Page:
Blenki takes win at first Crankworx DH event of the season, while Vaea Verbeeck steps it up for second Crankworx podium of the weekend
His time of 2:53:44 edged out some of the discipline’s top riders including fellow Kiwi Brook MacDonald (NZL), who finished in 2:56:26, and Mick Hannah (AUS), who crossed the finish line in 2:58:28 after a signature suicide-no-hander. It also pushes Blenkinsop to the front of the pack in the battle for King of Crankworx with a total of 300 points ahead of Keegan Wright (NZL) who sits at 275 after winning the Giant Toa Enduro presented by CamelBak yesterday and coming in fourth today.
Blenki said riding the edge on the top half of the course is likely what made the difference.
“I’m always really slow at the top so I thought, ‘I’m just going to smash the top really hard and push beyond my limits and out of breath,’” said Blenkinsop. “So I just rode the top really fast, then I feel like I just cruised the bottom. It’s a switch from what I normally do, and it obviously worked.”
On the women’s side, the reverse approach helped Vaea Verbeeck (CAN) emerge today as an early threat in the Queen battle.
“In practice this morning I had two crashes. Same corner,” said Verbeeck. “So for my race I was like ‘Just do it slower. You don’t need to front wheel drift into your first corner. Just go slow.’ So I did, and I felt pretty slow at the top but I realized it and I picked it up.”
Verbeeck’s time of 3:32:19 bested Brown’s 3:32:42, as well as 2017 Queen of Crankworx Jill Kintner’s 3:39:67. It now brings Verbeeck just behind Brown in the points battle, with 265 points to Brown’s 325. Kintner earns 75 points for her third place finish today as Crankworx gets set to stage the events in which she’s renowned for: Dual Slalom and Pump Track.
Today’s Pro Women’s champ says it took a lot to earn today’s points, but that it was well worth it. She summed up the track conditions in one word: “Mint.”
“Such a fun track,” she added. “A track where you can push for speed is just my style. If it had been a really gnarly, steep track that was super physically demanding, I don’t know if I would have been super stoked right after the Enduro, but because this track was so fun I just lapped, lapped, lapped and got to learn it, then pushed for speed. It was awesome.”
The Taniwha Trail (also known as the National Downhill) in the Whakarewarewa Forest was originally built in 1994 by Rotorua’s mountain bike pioneers, bringing a mix of rooty tech, steeps, big jumps, and drops to the table. The event’s addition to the roster brought many downhill racers out into the famed forest for the first time.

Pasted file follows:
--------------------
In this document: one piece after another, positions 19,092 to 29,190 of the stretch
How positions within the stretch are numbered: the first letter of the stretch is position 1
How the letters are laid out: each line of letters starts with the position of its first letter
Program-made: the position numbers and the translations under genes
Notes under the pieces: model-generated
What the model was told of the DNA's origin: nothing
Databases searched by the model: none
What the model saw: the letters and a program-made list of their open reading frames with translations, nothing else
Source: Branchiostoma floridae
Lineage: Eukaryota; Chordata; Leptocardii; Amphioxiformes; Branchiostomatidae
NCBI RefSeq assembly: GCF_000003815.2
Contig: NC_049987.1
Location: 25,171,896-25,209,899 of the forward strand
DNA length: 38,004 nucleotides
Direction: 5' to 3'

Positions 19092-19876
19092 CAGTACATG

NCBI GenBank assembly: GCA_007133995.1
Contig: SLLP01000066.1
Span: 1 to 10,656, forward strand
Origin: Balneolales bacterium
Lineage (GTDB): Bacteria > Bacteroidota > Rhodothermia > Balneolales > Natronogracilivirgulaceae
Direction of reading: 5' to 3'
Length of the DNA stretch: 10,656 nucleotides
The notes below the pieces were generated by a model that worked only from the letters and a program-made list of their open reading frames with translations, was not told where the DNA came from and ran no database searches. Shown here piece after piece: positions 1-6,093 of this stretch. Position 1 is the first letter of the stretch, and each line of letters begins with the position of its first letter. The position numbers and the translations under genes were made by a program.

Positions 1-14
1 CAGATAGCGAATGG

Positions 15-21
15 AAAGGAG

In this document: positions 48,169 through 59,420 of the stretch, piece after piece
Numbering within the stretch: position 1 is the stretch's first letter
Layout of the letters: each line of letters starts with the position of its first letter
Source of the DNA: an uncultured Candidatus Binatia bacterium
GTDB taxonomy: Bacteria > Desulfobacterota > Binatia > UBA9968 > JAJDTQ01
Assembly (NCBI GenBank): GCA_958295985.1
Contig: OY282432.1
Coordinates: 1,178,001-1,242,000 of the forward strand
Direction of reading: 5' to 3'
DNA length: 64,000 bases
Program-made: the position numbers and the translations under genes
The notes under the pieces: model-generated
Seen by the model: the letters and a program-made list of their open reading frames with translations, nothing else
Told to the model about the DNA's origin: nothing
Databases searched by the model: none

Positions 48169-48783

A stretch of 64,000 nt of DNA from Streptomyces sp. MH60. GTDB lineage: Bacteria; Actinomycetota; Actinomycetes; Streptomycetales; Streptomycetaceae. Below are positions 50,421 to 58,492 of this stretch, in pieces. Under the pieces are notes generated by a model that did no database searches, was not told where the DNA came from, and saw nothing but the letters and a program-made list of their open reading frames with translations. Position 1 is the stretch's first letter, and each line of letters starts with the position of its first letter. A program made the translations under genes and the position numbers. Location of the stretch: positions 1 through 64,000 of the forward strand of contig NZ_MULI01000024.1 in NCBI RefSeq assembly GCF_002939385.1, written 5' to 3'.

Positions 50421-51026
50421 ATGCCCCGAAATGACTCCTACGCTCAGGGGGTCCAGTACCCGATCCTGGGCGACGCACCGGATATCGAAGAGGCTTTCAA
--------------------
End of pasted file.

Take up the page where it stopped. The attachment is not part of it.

For Blenkinsop, who hails from Wanganui on the North Island, sharing the track with his fellow racers was like sharing a piece of his history. It was the site of his first New Zealand National race when he was 13.
“It’s like a home trail for me…The dirt’s always good. It’s definitely a different feeling than other tracks where you’re trying to find traction. This one’s big hit’s, you can go as fast as you want and the traction’s really good. It’s fun.”
Up next at Crankworx Rotorua 2018, the next gen are getting their time in the spotlight as the Professionals Rotorua National Schools Cross Country Championships takes to the trails of the Whakarewarewa Forest on Monday, March 19.
Start lists and results: Results
Details on the royal battles: King/Queen points
News: Press releases
General resources: Media kit
Get the times and details for all LIVE webcasts during Crankworx Rotorua: http://bit.ly/2Fo51w0
About the Crankworx World Tour
The Crankworx World Tour is where ordinary humans perform the extraordinary and launch into the realm of the unimaginable. From slopestyle ninjas to downhill champs and enduro experts, sideways steeze-masters, slalom slayers and pump track pros – they all ride faster, climb further, fly higher, and go bigger than what was once thought to be possible, taking on the world and the challenges set before them with seemingly superhuman power and passion. In 2018, Crankworx brings their feats of two-wheeled magic to four stops around the world. Come along for the ride as the Crankworx World Tour travels to Rotorua, New Zealand (March 17-25), Innsbruck, Austria (June 13-17) and Les Gets, France (June 20-24), before bringing it home to Whistler, Canada for the 15th year of Crankworx competition (August 10-19).
Julia Montague | Communications Manager, Crankworx World Tour
+64 21 774 792 (NZ)